Mayor asks City Council to approve âcriticalâ transfer
Marlborough – With winter weather officially here, and a long list of Department of Public Works (DPW) equipment in need of repair, Mayor Nancy Stevens has submitted budget transfer requests of $32,000 to the City Council.
Requesting the transfer from several diff erent DPW accounts, the money would be used to replenish the depared partment’s depleted maintenance account used to repair the DPW fleet of vehicles.
Because the finance committee has already reviewed the matter, Stevens asked the committee to approve what she called a critical transfer.
The request was first brought before the Finance Committee at the beginning of December, with the DPW asking for $38,000. Assistant DPW Commissioner Thomas Temple explained that the department needed more funds because it had nearly exhausted the $48,000 allocated to the maintenance line item. Voicing several concerns, the City Council down the transfer by $6,000, to $32,000.
Temple explained to the finance committee that the DPW has a very old fleet which often costs more to repair.
“We have a 1988 Michigan Truck that we can no longer get parts for, so we are having parts machined for it. That costs more,” Temple said.
“Maybe we should take a look at our equipment,” Ward 7 Councilor Donald Landers said. “Are we pumping money into equipment that should be replaced?“
With three vehicles already off the road because they are unsafe, the DPW is currently leasing several vehicles to fill the city’s current equipment needs.
“We have equipment pending repair, other pieces not road worthy, maybe we need to think about a capital budget,” Ward 6 Councilor Edward Clancy said.
As the list of vehicles currently in use, or parked in the garage with extensive needs, continued to grow, Councilors Landers and Clancy questioned how dangerous using some of the vehicles were for the drivers.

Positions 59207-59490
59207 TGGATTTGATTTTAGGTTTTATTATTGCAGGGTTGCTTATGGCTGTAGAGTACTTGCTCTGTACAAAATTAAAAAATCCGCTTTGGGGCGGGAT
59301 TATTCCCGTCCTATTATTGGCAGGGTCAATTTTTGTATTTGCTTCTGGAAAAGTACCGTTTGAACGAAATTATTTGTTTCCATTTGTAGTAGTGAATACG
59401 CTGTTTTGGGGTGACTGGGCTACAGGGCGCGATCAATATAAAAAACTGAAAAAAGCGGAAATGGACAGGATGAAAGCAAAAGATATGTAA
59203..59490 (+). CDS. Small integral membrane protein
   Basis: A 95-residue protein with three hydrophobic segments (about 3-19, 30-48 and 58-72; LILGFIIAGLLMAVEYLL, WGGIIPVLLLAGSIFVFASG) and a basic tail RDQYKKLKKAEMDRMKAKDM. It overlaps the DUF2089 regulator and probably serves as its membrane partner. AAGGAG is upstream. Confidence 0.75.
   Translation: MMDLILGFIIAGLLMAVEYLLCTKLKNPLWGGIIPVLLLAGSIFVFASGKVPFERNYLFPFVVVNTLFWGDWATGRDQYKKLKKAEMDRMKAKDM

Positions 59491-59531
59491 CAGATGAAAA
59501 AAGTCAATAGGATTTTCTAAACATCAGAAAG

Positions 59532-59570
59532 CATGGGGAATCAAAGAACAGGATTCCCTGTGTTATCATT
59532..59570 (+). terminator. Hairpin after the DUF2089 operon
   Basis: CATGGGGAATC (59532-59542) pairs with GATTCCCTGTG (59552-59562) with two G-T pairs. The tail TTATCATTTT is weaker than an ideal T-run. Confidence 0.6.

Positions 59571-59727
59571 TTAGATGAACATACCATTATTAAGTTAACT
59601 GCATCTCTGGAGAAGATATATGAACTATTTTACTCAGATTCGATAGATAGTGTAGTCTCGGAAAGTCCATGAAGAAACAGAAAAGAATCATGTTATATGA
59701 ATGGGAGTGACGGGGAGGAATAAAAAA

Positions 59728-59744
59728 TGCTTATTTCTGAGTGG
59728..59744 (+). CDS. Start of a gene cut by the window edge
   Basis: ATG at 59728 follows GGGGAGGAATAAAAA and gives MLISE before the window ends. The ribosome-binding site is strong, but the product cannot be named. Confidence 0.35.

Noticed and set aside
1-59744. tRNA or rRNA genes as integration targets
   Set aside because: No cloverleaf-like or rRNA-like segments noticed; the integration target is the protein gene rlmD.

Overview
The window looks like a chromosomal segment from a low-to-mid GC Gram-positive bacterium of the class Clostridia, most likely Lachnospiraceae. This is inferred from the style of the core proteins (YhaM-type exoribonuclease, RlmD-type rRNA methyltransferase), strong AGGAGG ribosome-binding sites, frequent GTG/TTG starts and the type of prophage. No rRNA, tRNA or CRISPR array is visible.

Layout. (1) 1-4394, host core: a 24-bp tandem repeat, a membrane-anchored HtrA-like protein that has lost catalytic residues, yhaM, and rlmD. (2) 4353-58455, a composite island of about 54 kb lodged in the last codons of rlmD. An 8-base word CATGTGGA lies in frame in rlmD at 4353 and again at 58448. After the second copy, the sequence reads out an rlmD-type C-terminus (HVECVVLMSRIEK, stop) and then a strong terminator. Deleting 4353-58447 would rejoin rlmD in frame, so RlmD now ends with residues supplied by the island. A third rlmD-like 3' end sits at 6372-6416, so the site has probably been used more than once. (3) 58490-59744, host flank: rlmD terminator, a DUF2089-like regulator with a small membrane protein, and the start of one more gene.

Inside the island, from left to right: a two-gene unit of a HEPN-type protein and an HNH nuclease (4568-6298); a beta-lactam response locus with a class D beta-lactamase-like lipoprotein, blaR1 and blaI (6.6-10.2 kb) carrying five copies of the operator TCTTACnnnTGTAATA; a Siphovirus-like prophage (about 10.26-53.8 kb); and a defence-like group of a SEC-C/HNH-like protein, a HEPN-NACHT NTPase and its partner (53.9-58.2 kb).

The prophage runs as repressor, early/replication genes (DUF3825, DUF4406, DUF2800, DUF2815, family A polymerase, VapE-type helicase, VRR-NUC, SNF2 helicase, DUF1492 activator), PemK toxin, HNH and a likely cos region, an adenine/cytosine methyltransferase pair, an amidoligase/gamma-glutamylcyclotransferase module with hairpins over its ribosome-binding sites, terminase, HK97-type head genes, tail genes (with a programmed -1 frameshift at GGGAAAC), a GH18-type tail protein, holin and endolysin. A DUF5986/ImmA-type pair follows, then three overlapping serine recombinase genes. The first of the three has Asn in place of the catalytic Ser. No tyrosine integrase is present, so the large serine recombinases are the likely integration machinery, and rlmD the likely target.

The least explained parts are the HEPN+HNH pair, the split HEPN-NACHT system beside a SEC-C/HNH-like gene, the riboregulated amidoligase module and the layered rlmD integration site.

“We are dealing with an old fleet that should have been retired,” Ward 4 Councilor Peter Juaire said. “How safe is this?”
Included in the list of DPW expenses are $10,000 to have a street sweeper fixed, $1,100 for state inspection stickers and $1,400 for batteries. With 120 vehicles in the DPW fleet, just the scheduled maintenance, without the cost of repairs, quickly adds up into the thousands of dollars.
Concerned with where the initial $48,000 went, Council President Arthur Vigeant asked Temple during a previous finance committee meeting how often the DPW was price checking purchases. Buying off state contractors, because they come in lowest on items like tires, Temple said he always price checks for big-ticket items.
Submitting alongside the current budget transfer request of $32,000, the Mayor also submitted on behalf of the DPW a detailed list of what the initial $48,000 budget was spent on.
Despite his belief that the Department needs to evaluate putting money into outdated equipment, Landers said he was concerned with the impact that delaying the transfer would have with the winter-parking ban and inclement weather already here.
“Winter is a critical time,” Landers said. “Waits can be dangerous.”
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